What's a good type of cement to re-cement an implant?

PWB

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Mar 22, 2023
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I've got an implant for a top front tooth. It screws in but was also cemented into place some time ago. The cement has failed and now when screwed in fully the tooth is crooked. I've tried to cement it with zinc polycarboxylate, and also another cement based on zinc oxide, without success. My feeling is that if I can find the right cement it should go back in nicely. Has anyone on here done this, or can anyone suggest a good type of cement for this job?

I'm in the UK and have an NHS dentist - they won't fix it because the NHS doesn't touch implants.
 

MattKW

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Doesn't make a lot of sense. They are either screw-in or cemented, not both. Any X-rays to show us? Any details about the brand and model of implant?
 

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PWB

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Mar 22, 2023
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Thanks for getting back to me. Implant went in 2017; documents just call it an implant, but I have attached an xray which shows the left central incisor. The "therapeutic relationship" with the dental surgeon broke down; the owner of the practice, a GDP in UK terms (a primary care dental doctor), straightened the tooth - I thought she cemented it, but she may have just used some kind of tool, I just can't remember. If this is a screw, which when screwed in fully is now crooked, could I screw it to a straight position and cement it there? If so, what type of cement would be good for this job?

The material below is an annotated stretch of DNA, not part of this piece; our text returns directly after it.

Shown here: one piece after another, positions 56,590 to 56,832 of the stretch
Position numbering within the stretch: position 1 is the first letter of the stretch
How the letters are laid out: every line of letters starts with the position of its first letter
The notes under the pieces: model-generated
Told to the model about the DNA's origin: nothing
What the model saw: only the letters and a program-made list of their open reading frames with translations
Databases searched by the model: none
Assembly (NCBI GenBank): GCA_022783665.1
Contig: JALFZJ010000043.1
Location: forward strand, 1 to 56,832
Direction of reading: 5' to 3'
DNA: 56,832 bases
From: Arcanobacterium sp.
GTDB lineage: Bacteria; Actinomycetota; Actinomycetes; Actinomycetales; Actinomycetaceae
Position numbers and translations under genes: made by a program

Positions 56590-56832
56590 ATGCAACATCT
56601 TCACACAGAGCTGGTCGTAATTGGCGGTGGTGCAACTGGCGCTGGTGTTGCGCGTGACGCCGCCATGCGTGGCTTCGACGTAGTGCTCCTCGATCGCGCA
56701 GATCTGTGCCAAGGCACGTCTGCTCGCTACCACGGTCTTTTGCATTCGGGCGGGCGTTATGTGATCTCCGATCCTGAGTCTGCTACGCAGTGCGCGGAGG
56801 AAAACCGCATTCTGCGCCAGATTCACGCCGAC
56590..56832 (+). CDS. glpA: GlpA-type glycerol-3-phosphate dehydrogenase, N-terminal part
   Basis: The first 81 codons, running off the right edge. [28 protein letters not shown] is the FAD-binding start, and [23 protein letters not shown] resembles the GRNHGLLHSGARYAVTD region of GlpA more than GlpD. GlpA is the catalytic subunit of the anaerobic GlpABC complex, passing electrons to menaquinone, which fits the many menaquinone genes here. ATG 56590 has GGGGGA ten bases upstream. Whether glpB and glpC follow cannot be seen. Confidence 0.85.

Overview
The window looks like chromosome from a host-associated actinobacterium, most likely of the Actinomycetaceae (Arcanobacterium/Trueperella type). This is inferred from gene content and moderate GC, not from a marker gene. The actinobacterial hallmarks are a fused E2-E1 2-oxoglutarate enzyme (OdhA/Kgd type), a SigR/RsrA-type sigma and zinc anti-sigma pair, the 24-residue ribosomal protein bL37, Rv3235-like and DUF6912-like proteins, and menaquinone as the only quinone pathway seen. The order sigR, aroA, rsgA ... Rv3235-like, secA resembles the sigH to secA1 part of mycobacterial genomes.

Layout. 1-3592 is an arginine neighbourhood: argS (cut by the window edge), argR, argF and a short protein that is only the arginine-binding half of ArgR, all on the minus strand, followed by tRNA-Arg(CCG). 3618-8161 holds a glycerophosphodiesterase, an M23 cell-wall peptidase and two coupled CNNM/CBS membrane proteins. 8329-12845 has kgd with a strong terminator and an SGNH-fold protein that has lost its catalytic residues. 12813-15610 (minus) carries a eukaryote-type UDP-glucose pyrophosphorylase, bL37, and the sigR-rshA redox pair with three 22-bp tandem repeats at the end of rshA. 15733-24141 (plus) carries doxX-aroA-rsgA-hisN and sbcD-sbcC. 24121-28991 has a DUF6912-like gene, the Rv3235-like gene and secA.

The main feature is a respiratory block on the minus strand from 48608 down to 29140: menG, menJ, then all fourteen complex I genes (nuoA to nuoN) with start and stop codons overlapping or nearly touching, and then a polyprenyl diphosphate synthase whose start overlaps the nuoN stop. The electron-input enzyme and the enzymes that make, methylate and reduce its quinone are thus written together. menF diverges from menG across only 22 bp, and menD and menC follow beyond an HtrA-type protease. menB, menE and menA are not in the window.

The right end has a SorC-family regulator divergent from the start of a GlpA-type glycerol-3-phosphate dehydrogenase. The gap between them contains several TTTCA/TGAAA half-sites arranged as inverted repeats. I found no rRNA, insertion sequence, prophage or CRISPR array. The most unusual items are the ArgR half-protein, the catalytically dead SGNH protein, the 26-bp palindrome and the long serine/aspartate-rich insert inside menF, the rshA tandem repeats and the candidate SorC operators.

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MattKW

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Can't help you much more; you'd really have to find someone local.What I can see is that you don't have much in the back teeth to chew on, your lower front teeth are severely attritioned, and your upper front tooth is a long crown. This all means that you are putting a lot of unnatural chewing forces on the front tooth which is at a mechanical disadvantage due to the shearing forces. You should really get upper and lower partial dentures to move the chewing forces to the back teeth where they belong. Otherwise I envisage that front crown will keep coming off.
 

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PWB

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Mar 22, 2023
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Thanks for your comments on the x-ray. That's the only one I've got and it dates back to 2017. I've got a plate in the lower mouth; NHS treats the attrition with fillings, and I wear a mouth guard at night.

The gap on the upper right has now been closed with a long bridge - the previously mentioned dental surgeon put in an implant, which failed - he had to dig it out of the sinus cavity. There is a successful implant closing some of the gap on the upper left. The crown on the right central incisor came off a number of times so I have that on a plate now.

My question was about a do-it-myself repair on the left central incisor. I take it that you don't consider it safe for a patient to do that.
 

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